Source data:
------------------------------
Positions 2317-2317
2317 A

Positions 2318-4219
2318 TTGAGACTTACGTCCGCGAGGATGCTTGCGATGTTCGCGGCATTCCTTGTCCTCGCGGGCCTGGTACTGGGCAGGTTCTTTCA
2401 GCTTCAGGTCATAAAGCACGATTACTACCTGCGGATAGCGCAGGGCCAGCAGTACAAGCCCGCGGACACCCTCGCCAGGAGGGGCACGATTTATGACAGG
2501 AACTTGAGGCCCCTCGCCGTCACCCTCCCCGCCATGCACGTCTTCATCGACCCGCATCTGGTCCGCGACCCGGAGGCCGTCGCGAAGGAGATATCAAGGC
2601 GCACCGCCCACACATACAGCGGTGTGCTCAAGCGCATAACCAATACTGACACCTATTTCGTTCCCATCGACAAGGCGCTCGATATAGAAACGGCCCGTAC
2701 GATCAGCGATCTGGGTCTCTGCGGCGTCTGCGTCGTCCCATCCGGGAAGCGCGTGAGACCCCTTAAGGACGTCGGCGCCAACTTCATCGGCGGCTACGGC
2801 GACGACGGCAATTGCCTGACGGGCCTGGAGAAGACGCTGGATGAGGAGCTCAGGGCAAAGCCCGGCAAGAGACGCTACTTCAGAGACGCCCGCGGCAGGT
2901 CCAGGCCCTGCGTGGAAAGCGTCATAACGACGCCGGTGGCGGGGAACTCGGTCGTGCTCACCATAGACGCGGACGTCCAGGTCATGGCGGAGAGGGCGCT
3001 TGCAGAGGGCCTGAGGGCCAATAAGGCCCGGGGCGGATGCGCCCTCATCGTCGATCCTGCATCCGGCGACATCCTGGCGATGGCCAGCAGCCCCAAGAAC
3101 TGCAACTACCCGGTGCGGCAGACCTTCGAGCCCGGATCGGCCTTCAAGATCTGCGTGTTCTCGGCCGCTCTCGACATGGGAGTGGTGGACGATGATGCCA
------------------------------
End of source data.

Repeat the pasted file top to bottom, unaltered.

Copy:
Positions 2317-2317
2317 A

Positions 2318-4219
2318 TTGAGACTTACGTCCGCGAGGATGCTTGCGATGTTCGCGGCATTCCTTGTCCTCGCGGGCCTGGTACTGGGCAGGTTCTTTCA
2401 GCTTCAGGTCATAAAGCACGATTACTACCTGCGGATAGCGCAGGGCCAGCAGTACAAGCCCGCGGACACCCTCGCCAGGAGGGGCACGATTTATGACAGG
2501 AACTTGAGGCCCCTCGCCGTCACCCTCCCCGCCATGCACGTCTTCATCGACCCGCATCTGGTCCGCGACCCGGAGGCCGTCGCGAAGGAGATATCAAGGC
2601 GCACCGCCCACACATACAGCGGTGTGCTCAAGCGCATAACCAATACTGACACCTATTTCGTTCCCATCGACAAGGCGCTCGATATAGAAACGGCCCGTAC
2701 GATCAGCGATCTGGGTCTCTGCGGCGTCTGCGTCGTCCCATCCGGGAAGCGCGTGAGACCCCTTAAGGACGTCGGCGCCAACTTCATCGGCGGCTACGGC
2801 GACGACGGCAATTGCCTGACGGGCCTGGAGAAGACGCTGGATGAGGAGCTCAGGGCAAAGCCCGGCAAGAGACGCTACTTCAGAGACGCCCGCGGCAGGT
2901 CCAGGCCCTGCGTGGAAAGCGTCATAACGACGCCGGTGGCGGGGAACTCGGTCGTGCTCACCATAGACGCGGACGTCCAGGTCATGGCGGAGAGGGCGCT
3001 TGCAGAGGGCCTGAGGGCCAATAAGGCCCGGGGCGGATGCGCCCTCATCGTCGATCCTGCATCCGGCGACATCCTGGCGATGGCCAGCAGCCCCAAGAAC
3101 TGCAACTACCCGGTGCGGCAGACCTTCGAGCCCGGATCGGCCTTCAAGATCTGCGTGTTCTCGGCCGCTCTCGACATGGGAGTGGTGGACGATGATGCCA